Anti-Racism Resources

In early December 1863, in the midst of the Civil War, Frederick Douglass delivered a speech entitled "Our Work is Not Done" at the annual meeting of the American Anti-Slavery Society in Philadelphia. In it, he argues that our work will not be done until everyone—and especially our Black brethren—is "admitted, fully and completely, into the body politic of America." Despite the intervening years between Douglass' visits to Philadelphia and the present, different forms of bondage continue to affect our Black communities—mass incarceration, debt, racism and discrimination, policing, and surveillance—all of which continue to diminish and endanger Black life in Philadelphia and across the country.

"If there is no struggle there is no progress. Those who profess to favor freedom and yet deprecate agitation are men who want crops without plowing up the ground; they want rain without thunder and lightning. They want the ocean without the awful roar of its many waters. This struggle may be a moral one, or it may be a physical one, and it may be both moral and physical, but it must be a struggle. Power concedes nothing without a demand. It never did and it never will."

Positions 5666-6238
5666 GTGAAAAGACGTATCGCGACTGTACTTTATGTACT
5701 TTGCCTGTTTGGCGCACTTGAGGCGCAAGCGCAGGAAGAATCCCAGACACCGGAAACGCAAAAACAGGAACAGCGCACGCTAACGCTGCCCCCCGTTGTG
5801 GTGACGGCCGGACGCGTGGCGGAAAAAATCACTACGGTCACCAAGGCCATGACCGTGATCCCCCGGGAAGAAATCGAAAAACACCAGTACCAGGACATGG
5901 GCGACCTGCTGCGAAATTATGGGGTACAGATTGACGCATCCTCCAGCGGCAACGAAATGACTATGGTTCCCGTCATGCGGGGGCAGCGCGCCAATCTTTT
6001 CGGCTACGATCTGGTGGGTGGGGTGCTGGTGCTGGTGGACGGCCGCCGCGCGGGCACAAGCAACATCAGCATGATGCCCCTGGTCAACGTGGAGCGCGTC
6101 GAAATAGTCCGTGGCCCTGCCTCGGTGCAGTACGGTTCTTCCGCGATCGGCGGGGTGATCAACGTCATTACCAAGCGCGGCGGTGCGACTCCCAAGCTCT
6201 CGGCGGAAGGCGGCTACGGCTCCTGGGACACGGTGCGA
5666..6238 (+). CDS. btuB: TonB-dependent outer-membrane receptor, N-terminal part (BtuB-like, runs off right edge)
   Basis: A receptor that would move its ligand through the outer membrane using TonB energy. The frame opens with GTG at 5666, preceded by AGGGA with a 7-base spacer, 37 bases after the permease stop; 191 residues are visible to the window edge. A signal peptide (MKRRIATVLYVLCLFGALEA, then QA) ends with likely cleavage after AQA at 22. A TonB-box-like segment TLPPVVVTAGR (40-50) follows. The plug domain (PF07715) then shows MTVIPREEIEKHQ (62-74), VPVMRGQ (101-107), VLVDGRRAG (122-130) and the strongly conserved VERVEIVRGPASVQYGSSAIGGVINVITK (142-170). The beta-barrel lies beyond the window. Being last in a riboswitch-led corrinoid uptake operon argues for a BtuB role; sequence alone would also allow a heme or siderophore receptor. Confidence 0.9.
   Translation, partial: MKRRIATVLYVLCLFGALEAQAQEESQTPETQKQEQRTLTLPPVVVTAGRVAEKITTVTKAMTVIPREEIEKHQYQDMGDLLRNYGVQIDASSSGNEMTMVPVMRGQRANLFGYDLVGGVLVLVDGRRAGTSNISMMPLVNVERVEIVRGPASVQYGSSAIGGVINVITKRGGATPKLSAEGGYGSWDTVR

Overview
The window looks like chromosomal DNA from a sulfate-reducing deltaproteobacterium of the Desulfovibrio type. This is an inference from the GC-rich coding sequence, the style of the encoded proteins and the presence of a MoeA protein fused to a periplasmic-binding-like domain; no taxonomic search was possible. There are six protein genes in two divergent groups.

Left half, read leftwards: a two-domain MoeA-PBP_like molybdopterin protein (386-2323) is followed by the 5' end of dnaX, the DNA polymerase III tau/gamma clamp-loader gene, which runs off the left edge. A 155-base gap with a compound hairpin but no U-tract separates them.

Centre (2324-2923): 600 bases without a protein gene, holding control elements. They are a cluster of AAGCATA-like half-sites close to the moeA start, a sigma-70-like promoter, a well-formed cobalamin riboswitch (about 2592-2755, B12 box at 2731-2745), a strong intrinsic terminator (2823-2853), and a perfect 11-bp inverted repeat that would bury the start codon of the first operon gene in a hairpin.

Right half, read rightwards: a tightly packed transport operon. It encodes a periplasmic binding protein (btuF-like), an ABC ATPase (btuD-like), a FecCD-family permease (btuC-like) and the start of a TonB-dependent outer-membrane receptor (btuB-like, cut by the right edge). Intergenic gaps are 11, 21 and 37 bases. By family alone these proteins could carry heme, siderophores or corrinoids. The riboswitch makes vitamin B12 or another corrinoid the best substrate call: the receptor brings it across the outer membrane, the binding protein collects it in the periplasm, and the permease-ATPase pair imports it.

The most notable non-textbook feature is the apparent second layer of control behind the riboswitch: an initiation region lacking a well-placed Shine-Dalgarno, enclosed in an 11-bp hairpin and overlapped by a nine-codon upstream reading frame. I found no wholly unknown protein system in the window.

— Frederick Douglass, "If There is No Struggle There is No Progress," Canandaigua, NY, August 3, 1857

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The conversations set into motion by the recent protests across the United States and around the globe have made the urgency of reconceiving how we have been socialized to think about race all the more legible. To contribute to this effort, we are offering a modest series of recordings drawn from our archives that engage issues raised by the present and ongoing activism, including those related to anti-Black racism and subjugation in all its forms, as well as strategies of collective memory, representational justice, and decolonization. We hope these resources might contribute to this ongoing work of transformation, with those close to us and beyond.